Tuesday 27 December 2011

Nessie Sighting from 2002

A fellow Nessie researcher drew my attention to this sighting from 2002 which I thought deserved a rerun and was worthy of a wider distribution in the cause of demonstrating that Nessie continues to be alive and well.

The witness is Tim Richardson and one of the reasons I like this sighting is because Tim is one of those people I would class as competent due to his long interest in angling. He has been a naturalist and big fish angler for 30 years with the emphasis on big fish such as catfish and carp. So, we would expect Tim to be familiar with most types of aquatic wildlife and not so easily fooled into thinking for some reason that they are Nessie. Tim takes up the story himself.

I myself experienced the creature's presence while standing by the freezing cold flat calm Loch on a bright sunny morning in February 2002.

The day was calm and sunny but temperatures were cold following a hard frost that morning. Standing on the jetty by the castle in Urquhart bay I felt an unprecedented irrational fear sweep over me and I backed off the jetty fast. I walked up the grassy slope feeling foolish not having felt such a feeling ever before strong enough to move me from standing over the cold peaty red - black water.

Now as a very serious fisherman I have spent 30 years intensively spending a great proportion of this time on the banks and shores of hundreds of lakes, lochs, rivers, seas, ponds, and stretches of water, most often all night long. But I've never experienced such a unique feeling of fear before even at 'haunted' locations or in fierce lightning storms or on the darkest of nights miles from civilisation.

I know fish behaviour pretty well and felt something was very 'wrong' when just then I observed trout leaping high out of the water. This was only 200 metres away from my position over far deeper water and these fish were in such a highly excited state, darting about everywhere as if looking to escape something unseen below them. I quickly felt in my bag for my binoculars when I realised I did not need them...

I am more than scientific when it comes to the 'unknown,' requiring measurement and evidence and past records to verify anything unusual. I preferably would experience things 'first hand' before analysing and concluding anything substantial. I did not really think the mythical 'Loch Ness monster' existed except in the minds of fantasists or locals benefiting from the tourist trade in the area.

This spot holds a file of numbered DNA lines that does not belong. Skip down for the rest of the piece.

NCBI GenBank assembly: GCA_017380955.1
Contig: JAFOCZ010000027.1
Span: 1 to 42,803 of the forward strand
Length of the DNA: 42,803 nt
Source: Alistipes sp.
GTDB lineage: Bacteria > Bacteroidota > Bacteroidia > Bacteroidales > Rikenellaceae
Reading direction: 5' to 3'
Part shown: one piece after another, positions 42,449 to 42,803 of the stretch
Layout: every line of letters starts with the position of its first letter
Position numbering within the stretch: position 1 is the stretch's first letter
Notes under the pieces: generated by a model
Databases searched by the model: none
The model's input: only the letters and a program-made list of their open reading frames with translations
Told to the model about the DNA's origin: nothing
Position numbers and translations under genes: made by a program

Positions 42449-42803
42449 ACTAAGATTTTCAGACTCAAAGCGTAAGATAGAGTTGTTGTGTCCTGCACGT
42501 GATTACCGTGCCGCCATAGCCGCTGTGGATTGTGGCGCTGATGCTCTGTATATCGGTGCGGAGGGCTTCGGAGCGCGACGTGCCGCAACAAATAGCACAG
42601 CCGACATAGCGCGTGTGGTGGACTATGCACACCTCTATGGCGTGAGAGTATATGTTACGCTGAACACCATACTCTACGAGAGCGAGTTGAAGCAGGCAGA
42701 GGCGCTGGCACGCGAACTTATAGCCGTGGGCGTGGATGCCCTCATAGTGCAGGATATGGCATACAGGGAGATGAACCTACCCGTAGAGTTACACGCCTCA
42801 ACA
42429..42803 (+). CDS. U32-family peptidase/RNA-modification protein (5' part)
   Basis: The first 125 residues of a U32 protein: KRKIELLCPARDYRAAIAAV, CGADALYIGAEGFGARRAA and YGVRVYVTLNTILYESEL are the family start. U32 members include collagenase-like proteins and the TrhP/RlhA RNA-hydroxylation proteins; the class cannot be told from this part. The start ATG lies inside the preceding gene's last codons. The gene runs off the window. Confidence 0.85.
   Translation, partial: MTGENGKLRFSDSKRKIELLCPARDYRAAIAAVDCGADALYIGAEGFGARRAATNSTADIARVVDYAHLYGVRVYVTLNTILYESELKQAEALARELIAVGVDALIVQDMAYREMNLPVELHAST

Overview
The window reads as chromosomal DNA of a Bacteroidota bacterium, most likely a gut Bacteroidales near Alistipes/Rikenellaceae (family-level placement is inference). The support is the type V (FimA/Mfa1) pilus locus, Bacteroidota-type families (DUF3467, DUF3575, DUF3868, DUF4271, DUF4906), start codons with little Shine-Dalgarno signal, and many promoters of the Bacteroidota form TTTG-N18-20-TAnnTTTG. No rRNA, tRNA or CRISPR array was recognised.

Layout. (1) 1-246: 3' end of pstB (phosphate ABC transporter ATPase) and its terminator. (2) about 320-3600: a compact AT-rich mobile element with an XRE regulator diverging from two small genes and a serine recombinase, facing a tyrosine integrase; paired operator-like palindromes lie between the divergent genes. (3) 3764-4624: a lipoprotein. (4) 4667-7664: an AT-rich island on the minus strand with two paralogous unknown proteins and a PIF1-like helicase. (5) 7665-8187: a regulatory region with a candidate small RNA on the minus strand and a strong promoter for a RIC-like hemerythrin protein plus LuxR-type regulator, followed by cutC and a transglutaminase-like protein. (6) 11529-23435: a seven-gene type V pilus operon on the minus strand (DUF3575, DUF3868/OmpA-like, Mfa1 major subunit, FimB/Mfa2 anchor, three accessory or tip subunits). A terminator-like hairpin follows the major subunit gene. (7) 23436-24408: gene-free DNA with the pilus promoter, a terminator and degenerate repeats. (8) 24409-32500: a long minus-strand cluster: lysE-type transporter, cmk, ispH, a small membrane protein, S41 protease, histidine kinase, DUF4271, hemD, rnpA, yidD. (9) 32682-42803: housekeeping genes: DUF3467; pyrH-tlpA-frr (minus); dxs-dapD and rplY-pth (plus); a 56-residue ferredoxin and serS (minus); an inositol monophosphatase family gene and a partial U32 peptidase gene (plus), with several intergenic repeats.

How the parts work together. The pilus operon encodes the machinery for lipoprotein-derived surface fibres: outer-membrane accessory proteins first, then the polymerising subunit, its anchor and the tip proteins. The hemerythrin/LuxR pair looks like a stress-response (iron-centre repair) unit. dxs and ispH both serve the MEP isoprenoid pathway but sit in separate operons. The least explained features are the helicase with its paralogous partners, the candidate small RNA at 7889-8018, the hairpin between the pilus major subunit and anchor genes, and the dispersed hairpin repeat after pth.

The major 2 reasons for this was that the entire loch had been under ice during the last ice age, so most likely preventing anything from remaining from previous times. Not only this, but detailed surveys show 'insufficient' fish stocks present in the loch which would appear to not be able to support a population of large animals for sustenance.

Please picture this now, because this is what I observed next: As a fish turns its flank over and rolls just under the surface of the water, it raises the water above it. I have observed this hundreds of times over the years being a big fish angler (mainly of giant catfish and big carp) of 30 years experience. The width, depth and length of the fish is indicated by the dimensions of this water movement discerned by the experienced eye. What this indicated was a massive creature.

For example an average sized large 30 pound carp may move a significant oval shaped area of water at the surface of perhaps to 3 feet. Such a fish would be about 3 feet long and between a foot and a foot and a quarter deep. The surface water movement I observed was about 15 feet long by 10 feet across... I never saw what caused it but I've fished right next to large seals, seen deer swimming in a lake, know very well the depth of sturgeon and dolphins compared to carp and whatever caused this phenomenal water movement was none of these possibilities. This was no killer whale or known cetacean either if that's what you are thinking...

There was a weird fact about my camera which is not uncommon at this loch. It has never failed me in thousands of photographs taken on thousands of bright days or dark even misty nights or on the hottest to the coldest of winter night temperatures. I am very careful to keep the battery at least new or at least 'half full.' On attempting to photograph the water anomaly, the camera failed completely despite calmly retrying. Filming under pressure of speed is not at all new to me with this camera. No photo was achieved.